Speaker begins by describing infantilist behavior as reported in follow-up studies of some people he had surveyed for his earlier work. Some describe the sheer joy they receive from sharing their pleasures with a partner; others describe the torment of losing important relationships when they disclosed their erotic desires. Some describe abusive childhoods with protracted histories of enuresis; others claim normal childhoods unremarkable in the events that contemporary psychologists look for in people with variant erotic tastes. Some people describe complementary variant practices, including a fondness for sadomasochism (SM), dominance and submission (DS), and fetishism; others claim no other non-standard interests. Some people describe infantilism as their only sexual release; others describe it as a form of foreplay. Some people feel infantilism has expanded their emotional lives; others feel guilty after each episode. One man, described as a pioneer in infantilism, claims to have placed the first personal infantilist ads in gay and counterculture magazines beginning in 1971.
In what was for me the book's most compelling chapter, Speaker discusses "The Infantilism Survey" and provides a profile of his "average' survey respondent."
He is male (better than 99% are) and about 38. He works a white collar job (management or professional). He is heterosexual and is married or living with a sexual partner. He has completed a bachelor's degree and some graduate courses. Looking at sexual preferences he enjoys dominance and submission (usually as a submissive). D & S activities will sometimes involve infantilism.... [He] is more likely to have been the oldest or youngest child than a middle sibling. He was not abused as a child and his parents treated him age appropriately. He was, however, enuretic.... until age 5.... he reached puberty at approximately the same age as peers, and had his first orgasm at age 12. He returned to diapers, by choice, by age 14.... Use of diapers has caused problems ... but therapy is seldom sought as a remedy.... Psychosexual infantilism is seen as a lifestyle....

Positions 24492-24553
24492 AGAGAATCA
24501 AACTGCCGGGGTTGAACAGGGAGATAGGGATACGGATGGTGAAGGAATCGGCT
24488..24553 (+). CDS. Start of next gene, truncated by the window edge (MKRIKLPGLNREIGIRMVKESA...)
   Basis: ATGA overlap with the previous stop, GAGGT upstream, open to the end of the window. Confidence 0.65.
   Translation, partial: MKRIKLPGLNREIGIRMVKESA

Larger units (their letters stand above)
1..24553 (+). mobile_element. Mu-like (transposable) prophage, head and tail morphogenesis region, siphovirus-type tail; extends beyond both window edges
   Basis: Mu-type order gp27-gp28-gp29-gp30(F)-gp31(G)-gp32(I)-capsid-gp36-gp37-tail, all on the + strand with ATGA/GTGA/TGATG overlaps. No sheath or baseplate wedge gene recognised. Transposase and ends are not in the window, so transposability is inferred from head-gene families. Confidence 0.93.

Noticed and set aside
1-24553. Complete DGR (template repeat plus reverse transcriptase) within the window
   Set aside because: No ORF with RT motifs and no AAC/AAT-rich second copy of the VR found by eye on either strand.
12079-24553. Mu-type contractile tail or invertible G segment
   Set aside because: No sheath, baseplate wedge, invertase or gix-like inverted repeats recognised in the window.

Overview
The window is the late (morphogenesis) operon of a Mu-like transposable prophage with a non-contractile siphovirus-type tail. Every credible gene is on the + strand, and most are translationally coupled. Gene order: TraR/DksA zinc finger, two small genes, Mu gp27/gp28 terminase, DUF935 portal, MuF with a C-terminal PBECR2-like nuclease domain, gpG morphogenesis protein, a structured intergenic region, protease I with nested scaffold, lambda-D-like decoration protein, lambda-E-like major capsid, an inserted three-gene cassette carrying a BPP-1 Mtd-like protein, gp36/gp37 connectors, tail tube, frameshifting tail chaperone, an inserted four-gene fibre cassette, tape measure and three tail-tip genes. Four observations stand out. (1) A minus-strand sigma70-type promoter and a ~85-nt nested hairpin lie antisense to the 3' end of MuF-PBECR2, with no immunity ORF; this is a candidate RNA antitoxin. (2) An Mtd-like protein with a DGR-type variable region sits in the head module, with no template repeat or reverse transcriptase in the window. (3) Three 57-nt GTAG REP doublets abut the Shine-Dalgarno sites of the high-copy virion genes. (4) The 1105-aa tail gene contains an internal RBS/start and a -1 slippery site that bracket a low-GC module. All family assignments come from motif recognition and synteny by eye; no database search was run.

Speaker compares his "average" infantilist with other people who enjoy variant sexual activities by using a Fantasy Questionnaire, including rubber fetishists, leather fetishists, sadomasochists, and transvestites. Although he concurs with other researchers that "variant groups are inclined to be less happy and fulfilled in their sex life" than people in control groups (which Speaker himself did not use), he notes that the need for a partner may occlude satisfaction in situations such as infantilism where partners often decline to participate.
Relying on definitions culled from Ginny Graham Scott's book Erotic Power, Speaker distinguishes between "natural" infantilists and "balancers." He sees naturals as people who "lean toward the more extreme aspects of the fetish," preferring to live as babies as much and as often as possible; balancers seem not only to have more latitude about whether and when they indulge their practices but also to have more flexibility regarding the option of playing mommy or daddy to other infantilists.